Unfortunately, the person who "passed along" the email encouraging my wife to consider the views of Harvard Historian David Kaiser didn't fact check it first.
The tag line reads: "By passing this along, perhaps it will help to begin the awakening of Americans to where we are headed." Perhaps you also received this from a friend or relative.
The preface to the article (which can be described as anti-Obama) includes a lot of objective facts:
The article is a poster child for bias and doesn't seem to be written by a person with such impeccable credentials. That red flag prompted my wife to do some fact checking. She found the claims about David Kaiser listed above to be accurate. She also found his blog at http://historyunfolding.blogspot.com/.David Kaiser is a respected historian whose published works have covered a broad range of topics, from European Warfare to American League Baseball. Born in 1947, the son of a diplomat, Kaiser spent his childhood in three capital cities: Washington D.C., Albany, New York , and Dakar , Senegal ... He attended Harvard University, graduating there in 1969 with a B.A. in history. He then spent several years more at Harvard, gaining a PhD in history, which he obtained in 1976.. He served in the Army Reserve from 1970 to 1976.He is a professor in the Strategy and Policy Department of the United States Naval War College . He has previously taught at Carnegie Mellon, Williams College and Harvard University. Kaiser's latest book, The Road to Dallas, about the Kennedy assassination, was just published by HarvardUniversityPress.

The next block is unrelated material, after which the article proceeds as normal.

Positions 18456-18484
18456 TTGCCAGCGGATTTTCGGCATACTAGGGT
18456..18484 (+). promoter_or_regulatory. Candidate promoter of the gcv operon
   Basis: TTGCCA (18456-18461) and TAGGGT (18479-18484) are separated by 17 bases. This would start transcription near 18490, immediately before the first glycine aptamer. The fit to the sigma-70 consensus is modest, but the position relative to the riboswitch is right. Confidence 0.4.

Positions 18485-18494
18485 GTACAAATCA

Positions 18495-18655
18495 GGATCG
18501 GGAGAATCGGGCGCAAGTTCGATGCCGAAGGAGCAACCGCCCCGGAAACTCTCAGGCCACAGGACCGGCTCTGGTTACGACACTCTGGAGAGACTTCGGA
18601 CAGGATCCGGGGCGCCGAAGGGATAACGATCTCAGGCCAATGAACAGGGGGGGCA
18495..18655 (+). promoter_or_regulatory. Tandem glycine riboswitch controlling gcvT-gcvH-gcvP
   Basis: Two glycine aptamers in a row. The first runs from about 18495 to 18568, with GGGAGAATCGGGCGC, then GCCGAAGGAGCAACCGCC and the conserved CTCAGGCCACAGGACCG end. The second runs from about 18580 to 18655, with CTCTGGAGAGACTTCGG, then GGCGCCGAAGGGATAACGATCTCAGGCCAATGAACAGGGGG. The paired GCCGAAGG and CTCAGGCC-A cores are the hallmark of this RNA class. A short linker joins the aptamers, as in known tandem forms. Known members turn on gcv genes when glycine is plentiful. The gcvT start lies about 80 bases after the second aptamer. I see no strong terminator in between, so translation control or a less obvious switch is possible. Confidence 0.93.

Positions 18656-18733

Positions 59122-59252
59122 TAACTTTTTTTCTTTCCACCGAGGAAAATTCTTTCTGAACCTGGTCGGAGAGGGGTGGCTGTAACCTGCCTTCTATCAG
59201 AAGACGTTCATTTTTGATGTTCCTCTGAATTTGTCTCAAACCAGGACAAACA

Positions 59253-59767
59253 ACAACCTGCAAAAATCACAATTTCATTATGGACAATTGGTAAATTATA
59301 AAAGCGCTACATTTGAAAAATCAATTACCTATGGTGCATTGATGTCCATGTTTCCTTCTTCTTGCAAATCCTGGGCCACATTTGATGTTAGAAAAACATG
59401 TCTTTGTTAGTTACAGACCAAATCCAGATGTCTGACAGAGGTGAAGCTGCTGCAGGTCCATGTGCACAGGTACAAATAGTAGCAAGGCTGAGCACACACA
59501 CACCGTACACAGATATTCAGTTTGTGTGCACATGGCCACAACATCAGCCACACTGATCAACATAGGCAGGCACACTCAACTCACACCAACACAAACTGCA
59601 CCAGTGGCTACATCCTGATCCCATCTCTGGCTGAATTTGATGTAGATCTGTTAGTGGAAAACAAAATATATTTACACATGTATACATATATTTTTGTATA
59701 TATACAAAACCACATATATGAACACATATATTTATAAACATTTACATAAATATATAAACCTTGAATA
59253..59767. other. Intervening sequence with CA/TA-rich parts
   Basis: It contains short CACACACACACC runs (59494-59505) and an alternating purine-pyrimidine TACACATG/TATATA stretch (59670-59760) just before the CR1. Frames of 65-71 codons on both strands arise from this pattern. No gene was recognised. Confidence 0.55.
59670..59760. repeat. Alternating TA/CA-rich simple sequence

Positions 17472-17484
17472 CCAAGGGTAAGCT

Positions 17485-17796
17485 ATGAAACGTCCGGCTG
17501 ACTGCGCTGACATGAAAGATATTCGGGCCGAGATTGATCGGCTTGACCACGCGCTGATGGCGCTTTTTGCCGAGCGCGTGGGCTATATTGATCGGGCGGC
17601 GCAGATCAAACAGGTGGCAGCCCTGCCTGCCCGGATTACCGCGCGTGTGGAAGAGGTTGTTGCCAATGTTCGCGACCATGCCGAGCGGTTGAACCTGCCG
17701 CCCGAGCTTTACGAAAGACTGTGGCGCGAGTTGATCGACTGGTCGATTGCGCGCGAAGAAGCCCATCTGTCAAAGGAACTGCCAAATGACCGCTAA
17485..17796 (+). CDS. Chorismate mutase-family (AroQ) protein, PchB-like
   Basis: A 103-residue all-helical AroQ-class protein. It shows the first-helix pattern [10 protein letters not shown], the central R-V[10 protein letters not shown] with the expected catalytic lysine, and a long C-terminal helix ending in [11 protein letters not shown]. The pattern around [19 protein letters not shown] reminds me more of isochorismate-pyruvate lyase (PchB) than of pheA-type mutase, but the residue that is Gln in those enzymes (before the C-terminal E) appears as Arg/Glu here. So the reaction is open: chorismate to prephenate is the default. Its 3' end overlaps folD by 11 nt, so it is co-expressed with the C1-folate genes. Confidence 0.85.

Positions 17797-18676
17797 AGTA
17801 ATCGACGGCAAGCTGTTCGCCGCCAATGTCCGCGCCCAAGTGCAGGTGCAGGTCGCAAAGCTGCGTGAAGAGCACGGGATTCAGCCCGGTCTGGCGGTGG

Scanning the prose in the blog didn't seem to match the type of content in the email. But it was the ABOUT ME section that is most revealing:
The email circulating widely attributed to me comparing President Obama to Adolf Hitler is a forgery: see snopes.com/politics/soapbox/proportions.asp.While the email attempted to provide indisputable authorship information, it was a forgery. Two minutes worth of investigation is all the effort it took. The big step was the motivation to fact check rather than just read, believe and forward it to someone else.
Passing along that email didn't quite have the desired result.